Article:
Georgian has two sets of verb affixes that don't really mark a specific tense or aspect themselves, but the combination of them narrows down which TAM-indicating conjugation you're looking at - the preverb and the thematic suffix or "stem formant".

My understanding is that the Georgian preverb, which appears in the future and aorist but not the present, is usually analyzed as having historically been a perfective marker, and since most also have a directional/locative meaning, they may have arisen via a directional > telic > perfective pathway.

I'm not really sure what the thematic suffix is doing though. It's found in the future and present, but not aorist - but it can't just be non-past, or the imperfect wouldn't have it.

Looking for explanations, I found this paper, but it's dense enough in jargon that I don't really know what she's suggesting the answer even is. This paper lists a bunch of possibilities that all sound mutually exclusive, and then goes on to argue that they simultaneously mark both "inner" and "outer" aspect? Which... are not terms I'm very familiar with; if "inner aspect" is lexical aspect, like the action inherently being a state of being vs. activity, then I don't understand how that answers the question of why the thematic suffix isn't found in the aorist and optative (if the action is a activity, how does it stop being an activity just because it happened in the past?).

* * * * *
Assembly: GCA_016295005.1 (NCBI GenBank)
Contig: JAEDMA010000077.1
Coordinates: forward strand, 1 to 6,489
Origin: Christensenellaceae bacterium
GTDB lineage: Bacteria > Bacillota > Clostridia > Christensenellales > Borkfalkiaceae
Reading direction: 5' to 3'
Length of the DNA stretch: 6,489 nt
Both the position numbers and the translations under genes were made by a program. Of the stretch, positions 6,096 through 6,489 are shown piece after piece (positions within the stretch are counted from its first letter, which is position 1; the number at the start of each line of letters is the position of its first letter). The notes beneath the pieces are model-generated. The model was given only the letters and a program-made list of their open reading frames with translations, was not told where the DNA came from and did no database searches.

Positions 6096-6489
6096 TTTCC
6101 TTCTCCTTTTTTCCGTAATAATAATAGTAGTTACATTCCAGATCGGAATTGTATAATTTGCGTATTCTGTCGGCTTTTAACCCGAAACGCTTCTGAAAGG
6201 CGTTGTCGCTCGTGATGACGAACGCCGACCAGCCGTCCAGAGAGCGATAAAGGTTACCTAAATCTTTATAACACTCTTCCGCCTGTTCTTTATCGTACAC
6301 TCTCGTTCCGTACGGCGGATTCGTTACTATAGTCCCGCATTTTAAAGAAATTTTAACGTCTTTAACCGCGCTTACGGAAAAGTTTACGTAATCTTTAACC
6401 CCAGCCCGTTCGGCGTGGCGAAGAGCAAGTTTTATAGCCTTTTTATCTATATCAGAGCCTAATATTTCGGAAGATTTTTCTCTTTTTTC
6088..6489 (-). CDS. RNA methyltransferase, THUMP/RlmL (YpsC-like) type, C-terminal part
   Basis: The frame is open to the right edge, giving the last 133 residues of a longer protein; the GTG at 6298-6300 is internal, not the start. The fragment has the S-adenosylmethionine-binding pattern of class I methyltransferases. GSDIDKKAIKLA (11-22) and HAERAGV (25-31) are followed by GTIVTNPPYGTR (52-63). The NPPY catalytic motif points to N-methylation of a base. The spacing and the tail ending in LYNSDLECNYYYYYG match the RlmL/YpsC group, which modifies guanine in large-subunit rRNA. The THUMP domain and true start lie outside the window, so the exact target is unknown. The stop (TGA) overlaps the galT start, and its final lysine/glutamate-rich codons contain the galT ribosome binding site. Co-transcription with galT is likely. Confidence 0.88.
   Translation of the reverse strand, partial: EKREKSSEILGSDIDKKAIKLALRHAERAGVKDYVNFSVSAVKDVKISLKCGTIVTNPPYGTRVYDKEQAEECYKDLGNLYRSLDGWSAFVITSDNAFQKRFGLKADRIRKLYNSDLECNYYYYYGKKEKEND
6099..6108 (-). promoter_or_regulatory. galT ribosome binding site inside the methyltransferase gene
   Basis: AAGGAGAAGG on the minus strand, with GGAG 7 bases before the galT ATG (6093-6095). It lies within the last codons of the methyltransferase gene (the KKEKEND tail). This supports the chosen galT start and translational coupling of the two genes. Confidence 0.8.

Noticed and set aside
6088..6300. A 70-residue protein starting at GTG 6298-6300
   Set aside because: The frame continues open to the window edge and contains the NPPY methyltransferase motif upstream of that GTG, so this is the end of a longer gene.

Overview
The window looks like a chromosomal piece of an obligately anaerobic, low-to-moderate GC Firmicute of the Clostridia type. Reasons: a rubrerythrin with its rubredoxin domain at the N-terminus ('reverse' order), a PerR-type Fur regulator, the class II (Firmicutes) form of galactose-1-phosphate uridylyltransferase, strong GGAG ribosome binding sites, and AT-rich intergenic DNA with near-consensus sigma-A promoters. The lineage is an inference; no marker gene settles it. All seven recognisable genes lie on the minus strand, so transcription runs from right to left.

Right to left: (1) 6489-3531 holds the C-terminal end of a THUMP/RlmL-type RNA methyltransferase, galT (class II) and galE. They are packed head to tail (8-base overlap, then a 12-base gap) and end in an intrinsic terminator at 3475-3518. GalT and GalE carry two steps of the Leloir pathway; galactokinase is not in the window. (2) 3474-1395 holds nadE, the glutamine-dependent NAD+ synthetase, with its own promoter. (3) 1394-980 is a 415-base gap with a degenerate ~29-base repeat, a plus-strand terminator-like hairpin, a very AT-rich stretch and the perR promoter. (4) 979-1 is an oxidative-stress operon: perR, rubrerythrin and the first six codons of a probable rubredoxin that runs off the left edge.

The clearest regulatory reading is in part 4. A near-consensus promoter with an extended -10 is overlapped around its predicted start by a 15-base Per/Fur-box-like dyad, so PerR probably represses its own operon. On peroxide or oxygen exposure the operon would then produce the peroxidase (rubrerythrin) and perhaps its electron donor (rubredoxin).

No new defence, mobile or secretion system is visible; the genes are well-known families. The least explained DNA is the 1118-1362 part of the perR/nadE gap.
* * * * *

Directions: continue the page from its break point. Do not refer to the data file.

Is anyone able to explain more simply what role thematic suffixes are even doing in the verb that causes them to show up in some conjugations but not others, and where they probably evolved from? Or is there just no known answer and it's anyone's guess?

  • 1
    The two papers deal with two different varieties of Georgian which to me seem to treat those suffixes differently. Why not take a single grammar of a single variety of Georgian and read it all, at least about the verb section, then you'll understand the jargon. Anyhow it's quite clear that it's the stem alternation also found in many Indo-European languages like Latin, Persian, or Polish. Your question is like why in Latin the infinitive is formed from the same stem as the present tense, while in Polish the infinitive is formed from the same stem as the past tense.
    – Yellow Sky
    Commented Apr 22, 2023 at 3:52
  • As @YellowSky hints at, the list of suggested functions of the thematic suffix given in the second article is for Standard Georgian, but the main body of that article is for Şavşat Georgian, which is different. Note that the “McGinnis (2016)” mentioned in the second article is the first article. They’re saying that the proposed explanation by McGinnis and that by Nash (2017) for Standard Georgian together seem to best match how the thematic suffix is used in Şavşat Georgian. The very existence of the list shows that it’s not firmly established what these suffixes actually do. Commented Apr 22, 2023 at 10:57


Your Answer

By clicking “Post Your Answer”, you agree to our terms of service and acknowledge you have read our privacy policy.